[APPRENTICE]: I am a brand new startup founder with, like, 'a few thousand' in funding. (This achieves a surprising amount in the esports industry but is not remotely enough for what I want to do.)

I am 23 and do not know remotely enough about the world to build a successful business. I am interested in fixing this. I will generally be very grateful to people who teach me things that turn out to be relevant. 

I think this depends a very great deal on what your personal definition of a 'short burst' is. I know some people who will overwork themselves for weeks, then burn out and be unable to leave bed for weeks; this seems bad. 

On the other hand, when I hyperfocus on something for several hours and then take the rest of the day off, I know I get significantly more and better work done than when I sort of idle away for sixteen hours, half-working and half-scrolling-Twitter.

I'm not sure why cycles on the scale of weeks seem much worse to me than cycles on the scale of hours, but one hypothesis I have is that it's about avoiding the lows going below a certain threshold. If I work very hard and am tired and hungry afterwards, that's fine; I'll rest and recover. If I ever reach a state where I'm too tired and hungry to be able to cook a good meal and go through some bedtime rituals, then I'll stop eating/sleeping properly. Once you hit a local minimum, you can be trapped there in a vicious cycle where you don't have the energy to take care of yourself properly, and you don't have any energy because you aren't taking care of yourself properly. Big highs & big lows are fine so long as you can recover from the big low and get another big high, but above a certain threshold you can't dig yourself out of certain holes without help.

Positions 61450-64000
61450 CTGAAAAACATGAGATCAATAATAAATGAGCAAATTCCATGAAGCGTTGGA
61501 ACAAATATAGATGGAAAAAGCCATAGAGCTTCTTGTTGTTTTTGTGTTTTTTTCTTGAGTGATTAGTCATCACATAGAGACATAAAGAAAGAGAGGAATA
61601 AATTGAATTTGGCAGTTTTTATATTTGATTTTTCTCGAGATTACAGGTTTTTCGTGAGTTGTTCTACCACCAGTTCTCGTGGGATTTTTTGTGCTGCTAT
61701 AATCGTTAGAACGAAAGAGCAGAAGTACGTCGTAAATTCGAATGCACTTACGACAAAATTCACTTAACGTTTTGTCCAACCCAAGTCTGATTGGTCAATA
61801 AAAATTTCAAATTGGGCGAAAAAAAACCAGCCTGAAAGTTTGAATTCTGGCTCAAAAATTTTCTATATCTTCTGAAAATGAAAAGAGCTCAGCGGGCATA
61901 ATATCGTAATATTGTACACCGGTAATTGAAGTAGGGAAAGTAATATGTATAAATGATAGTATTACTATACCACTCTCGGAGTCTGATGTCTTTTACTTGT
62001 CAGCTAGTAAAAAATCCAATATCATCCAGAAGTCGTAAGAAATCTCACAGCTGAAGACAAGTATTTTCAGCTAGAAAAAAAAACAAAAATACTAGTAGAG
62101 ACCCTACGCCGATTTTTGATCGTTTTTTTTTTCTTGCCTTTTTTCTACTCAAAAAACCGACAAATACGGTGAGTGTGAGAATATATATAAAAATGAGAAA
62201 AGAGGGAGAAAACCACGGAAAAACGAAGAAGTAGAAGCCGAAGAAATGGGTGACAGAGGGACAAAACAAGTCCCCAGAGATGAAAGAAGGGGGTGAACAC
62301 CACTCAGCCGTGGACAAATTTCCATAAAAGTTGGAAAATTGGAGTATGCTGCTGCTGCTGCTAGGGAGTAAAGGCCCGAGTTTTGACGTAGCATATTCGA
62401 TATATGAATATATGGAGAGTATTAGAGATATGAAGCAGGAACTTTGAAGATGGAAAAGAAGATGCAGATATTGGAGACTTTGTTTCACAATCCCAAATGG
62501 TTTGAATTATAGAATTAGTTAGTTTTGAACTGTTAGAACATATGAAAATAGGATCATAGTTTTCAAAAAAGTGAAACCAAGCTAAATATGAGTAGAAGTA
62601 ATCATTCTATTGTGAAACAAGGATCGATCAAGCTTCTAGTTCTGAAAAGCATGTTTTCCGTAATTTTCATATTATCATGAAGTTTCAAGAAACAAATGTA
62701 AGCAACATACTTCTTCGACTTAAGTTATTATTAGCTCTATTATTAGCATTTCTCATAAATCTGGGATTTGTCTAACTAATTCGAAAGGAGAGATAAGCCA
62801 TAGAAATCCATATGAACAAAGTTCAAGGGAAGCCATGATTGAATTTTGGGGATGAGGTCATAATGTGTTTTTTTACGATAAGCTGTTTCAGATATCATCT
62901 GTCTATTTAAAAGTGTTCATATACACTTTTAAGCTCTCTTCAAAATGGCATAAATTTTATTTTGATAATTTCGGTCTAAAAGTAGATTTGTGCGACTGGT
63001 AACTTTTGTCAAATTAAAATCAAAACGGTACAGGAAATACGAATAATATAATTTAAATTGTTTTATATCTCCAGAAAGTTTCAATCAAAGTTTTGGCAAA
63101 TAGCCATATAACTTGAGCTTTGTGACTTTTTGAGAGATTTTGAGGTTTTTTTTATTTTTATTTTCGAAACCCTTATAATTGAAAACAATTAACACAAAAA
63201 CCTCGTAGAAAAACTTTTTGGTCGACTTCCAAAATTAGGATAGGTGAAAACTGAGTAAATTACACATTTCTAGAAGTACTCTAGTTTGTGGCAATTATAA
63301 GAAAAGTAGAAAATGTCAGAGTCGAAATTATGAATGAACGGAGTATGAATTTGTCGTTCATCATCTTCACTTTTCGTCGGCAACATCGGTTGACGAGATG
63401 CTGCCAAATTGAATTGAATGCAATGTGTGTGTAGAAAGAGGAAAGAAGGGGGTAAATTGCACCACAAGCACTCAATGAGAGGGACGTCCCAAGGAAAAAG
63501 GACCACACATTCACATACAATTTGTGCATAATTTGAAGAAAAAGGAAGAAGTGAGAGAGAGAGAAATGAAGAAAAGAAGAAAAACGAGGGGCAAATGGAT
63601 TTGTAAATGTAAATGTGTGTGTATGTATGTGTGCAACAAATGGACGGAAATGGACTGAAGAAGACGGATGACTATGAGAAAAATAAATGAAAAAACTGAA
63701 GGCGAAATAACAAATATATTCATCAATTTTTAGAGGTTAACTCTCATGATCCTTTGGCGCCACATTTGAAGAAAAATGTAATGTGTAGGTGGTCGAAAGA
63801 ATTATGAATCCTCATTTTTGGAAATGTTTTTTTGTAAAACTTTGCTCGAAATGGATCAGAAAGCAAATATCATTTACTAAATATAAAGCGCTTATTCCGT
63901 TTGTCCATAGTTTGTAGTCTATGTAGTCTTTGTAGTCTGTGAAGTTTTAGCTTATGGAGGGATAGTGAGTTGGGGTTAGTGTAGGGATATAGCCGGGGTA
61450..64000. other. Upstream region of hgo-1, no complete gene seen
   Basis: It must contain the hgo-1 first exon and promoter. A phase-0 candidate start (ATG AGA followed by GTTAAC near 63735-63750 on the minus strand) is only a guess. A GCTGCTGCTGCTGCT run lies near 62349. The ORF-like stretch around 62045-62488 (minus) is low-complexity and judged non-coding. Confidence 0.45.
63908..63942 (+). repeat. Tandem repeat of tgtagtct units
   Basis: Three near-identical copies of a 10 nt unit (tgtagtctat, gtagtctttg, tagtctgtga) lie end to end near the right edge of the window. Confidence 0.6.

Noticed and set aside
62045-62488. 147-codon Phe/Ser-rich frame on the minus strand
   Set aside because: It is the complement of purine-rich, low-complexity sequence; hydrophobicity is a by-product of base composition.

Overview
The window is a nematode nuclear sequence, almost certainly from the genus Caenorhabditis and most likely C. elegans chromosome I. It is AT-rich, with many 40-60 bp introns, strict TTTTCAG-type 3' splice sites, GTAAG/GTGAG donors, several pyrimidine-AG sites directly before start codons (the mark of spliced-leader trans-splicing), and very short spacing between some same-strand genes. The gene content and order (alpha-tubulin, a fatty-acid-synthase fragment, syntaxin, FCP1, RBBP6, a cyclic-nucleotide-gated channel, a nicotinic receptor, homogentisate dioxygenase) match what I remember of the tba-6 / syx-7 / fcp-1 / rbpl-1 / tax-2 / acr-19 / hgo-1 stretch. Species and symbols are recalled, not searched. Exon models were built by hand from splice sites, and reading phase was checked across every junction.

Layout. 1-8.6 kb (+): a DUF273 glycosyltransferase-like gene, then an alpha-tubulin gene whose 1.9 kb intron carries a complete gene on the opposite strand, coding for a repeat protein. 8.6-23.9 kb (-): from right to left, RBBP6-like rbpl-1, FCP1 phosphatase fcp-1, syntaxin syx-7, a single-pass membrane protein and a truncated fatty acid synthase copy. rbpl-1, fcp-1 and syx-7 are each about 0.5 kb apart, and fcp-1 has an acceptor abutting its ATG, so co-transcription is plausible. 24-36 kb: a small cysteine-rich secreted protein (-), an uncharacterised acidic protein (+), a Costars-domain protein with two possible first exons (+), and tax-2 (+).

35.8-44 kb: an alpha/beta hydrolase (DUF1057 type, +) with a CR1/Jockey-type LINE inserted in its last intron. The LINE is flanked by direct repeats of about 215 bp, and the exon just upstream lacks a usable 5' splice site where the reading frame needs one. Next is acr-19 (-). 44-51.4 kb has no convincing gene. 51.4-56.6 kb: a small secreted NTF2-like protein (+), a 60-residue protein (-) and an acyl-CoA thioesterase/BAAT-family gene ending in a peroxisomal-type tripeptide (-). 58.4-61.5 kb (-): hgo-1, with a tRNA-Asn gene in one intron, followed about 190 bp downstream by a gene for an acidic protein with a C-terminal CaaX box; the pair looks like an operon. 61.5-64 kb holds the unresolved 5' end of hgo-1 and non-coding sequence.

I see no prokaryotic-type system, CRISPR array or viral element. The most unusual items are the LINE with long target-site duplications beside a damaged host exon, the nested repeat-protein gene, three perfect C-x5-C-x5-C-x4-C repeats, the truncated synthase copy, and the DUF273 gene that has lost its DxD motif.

If longer stretches of peak productivity produce worse burnout, then perhaps the key is keeping those stretches short enough that the burnout doesn't cross that threshold?

What does this reasoning look like in cases where all of the above strongly favours doing it yourself, but there's ~no societal norm/support?

The obvious example is phones. I want several features of a flagship phone - I like fast 4G, fingerprint scanners, good cameras, and tapping my phone to pay for things. I also like several features of older phones - I like small phones that work in my small hands, ugly models that don't tempt thieves, plastic materials that don't shatter, and headphone jacks. And I don't need the ability to play motorbike racer games at 60fps! Yet it's very difficult to get a phone which doesn't bundle all of the "high end" features into one package - some of which (nice camera) I want, some of which (shiny glass back) I actively don't want - without getting a low end phone and forgoing all of them. This is for something I use for hours every day!

It's not really feasible for me to design/build my own phone, where I only pay for the high-end features I want and don't pay for what I don't want. But presumably this is a feature of the modern economic landscape, where phones aren't really sold in modular kits and it's much easier to get training in building cars than building phones. Or is it? Is there any possible way to insource things like this? (Building my own computer was very easy!) Can I get together with other people and start a Kickstarter for high end phones that don't have unwanted feature x?